China and the Soviet Union were allies, and then weren’t, on an important issue

Public Domain image

The Wilson Center explores an interesting era of world history: when China and the Soviet Union found cooperation in their mutual interest. And then it ended.

From the outset, Sino-Soviet nuclear cooperation was marked by political expediency on both sides. From 1949 through the late 1950s, the People’s Republic of China saw the danger of nuclear war escalate as the United States issued atomic threats against China during the Korean War and the Taiwan Strait Crisis from 1954 to 1955. Moreover, since its victory in the Chinese Civil War, the Chinese Communist Party had been fighting against the West’s refusal to accept the PRC as the legitimate representative of China at the United Nations. Mao assumed, according to Nicola Horsburgh Leveringhaus, that having nuclear weapons would raise China’s standing on the international stage and protect it against Western “imperialist bullying.”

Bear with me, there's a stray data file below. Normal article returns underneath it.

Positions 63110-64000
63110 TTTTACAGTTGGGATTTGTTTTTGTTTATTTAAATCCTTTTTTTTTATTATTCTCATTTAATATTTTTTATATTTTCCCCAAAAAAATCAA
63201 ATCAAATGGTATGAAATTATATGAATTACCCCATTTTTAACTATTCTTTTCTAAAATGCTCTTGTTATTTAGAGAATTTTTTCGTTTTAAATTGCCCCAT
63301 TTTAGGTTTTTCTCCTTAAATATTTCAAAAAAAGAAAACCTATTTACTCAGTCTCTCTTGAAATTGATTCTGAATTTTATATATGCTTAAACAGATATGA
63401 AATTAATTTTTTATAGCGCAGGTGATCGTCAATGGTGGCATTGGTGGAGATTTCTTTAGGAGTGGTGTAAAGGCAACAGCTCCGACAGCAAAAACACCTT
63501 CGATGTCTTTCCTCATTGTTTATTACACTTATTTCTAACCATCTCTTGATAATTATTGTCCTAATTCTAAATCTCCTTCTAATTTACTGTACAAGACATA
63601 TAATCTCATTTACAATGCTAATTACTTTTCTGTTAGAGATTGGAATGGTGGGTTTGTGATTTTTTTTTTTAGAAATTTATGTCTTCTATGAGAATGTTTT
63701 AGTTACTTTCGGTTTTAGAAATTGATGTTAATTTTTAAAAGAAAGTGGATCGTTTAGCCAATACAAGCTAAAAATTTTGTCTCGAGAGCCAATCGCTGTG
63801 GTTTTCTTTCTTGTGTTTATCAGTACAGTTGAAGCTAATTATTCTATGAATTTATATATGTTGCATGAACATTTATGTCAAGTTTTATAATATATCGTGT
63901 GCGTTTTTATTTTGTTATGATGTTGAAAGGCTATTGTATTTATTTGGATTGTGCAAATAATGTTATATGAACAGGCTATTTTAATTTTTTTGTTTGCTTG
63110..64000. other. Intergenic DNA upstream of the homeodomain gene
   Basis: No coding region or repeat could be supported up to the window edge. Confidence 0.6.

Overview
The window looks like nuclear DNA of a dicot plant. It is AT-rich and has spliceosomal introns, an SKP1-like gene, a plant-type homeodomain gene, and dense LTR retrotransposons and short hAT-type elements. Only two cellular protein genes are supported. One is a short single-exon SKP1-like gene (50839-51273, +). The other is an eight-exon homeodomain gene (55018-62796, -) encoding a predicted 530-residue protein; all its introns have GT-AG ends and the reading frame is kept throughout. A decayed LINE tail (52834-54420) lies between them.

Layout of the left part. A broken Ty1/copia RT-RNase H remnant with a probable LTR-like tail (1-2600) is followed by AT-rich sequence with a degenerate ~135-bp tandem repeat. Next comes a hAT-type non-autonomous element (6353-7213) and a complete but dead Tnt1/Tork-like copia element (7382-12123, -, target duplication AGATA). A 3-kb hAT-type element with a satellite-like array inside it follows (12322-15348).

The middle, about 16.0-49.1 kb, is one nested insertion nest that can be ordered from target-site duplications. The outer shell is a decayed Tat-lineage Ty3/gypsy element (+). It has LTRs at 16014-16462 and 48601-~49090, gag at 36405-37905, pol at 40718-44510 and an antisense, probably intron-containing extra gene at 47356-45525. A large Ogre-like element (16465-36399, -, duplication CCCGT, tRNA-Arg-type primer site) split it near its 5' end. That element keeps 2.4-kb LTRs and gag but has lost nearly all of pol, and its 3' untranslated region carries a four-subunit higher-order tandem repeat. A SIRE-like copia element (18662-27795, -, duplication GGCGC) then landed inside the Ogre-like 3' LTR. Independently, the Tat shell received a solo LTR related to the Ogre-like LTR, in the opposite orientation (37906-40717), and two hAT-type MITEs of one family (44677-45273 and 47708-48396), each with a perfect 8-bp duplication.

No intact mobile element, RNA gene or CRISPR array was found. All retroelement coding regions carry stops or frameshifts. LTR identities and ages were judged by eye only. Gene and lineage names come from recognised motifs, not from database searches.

Advertisements
This entry was posted in 20th century, China, nuclear bomb, Soviet Union, the importance of history. Bookmark the permalink.

Leave a Reply

Fill in your details below or click an icon to log in:

WordPress.com Logo

You are commenting using your WordPress.com account. Log Out / Change )

Twitter picture

You are commenting using your Twitter account. Log Out / Change )

Facebook photo

You are commenting using your Facebook account. Log Out / Change )

Google+ photo

You are commenting using your Google+ account. Log Out / Change )

Connecting to %s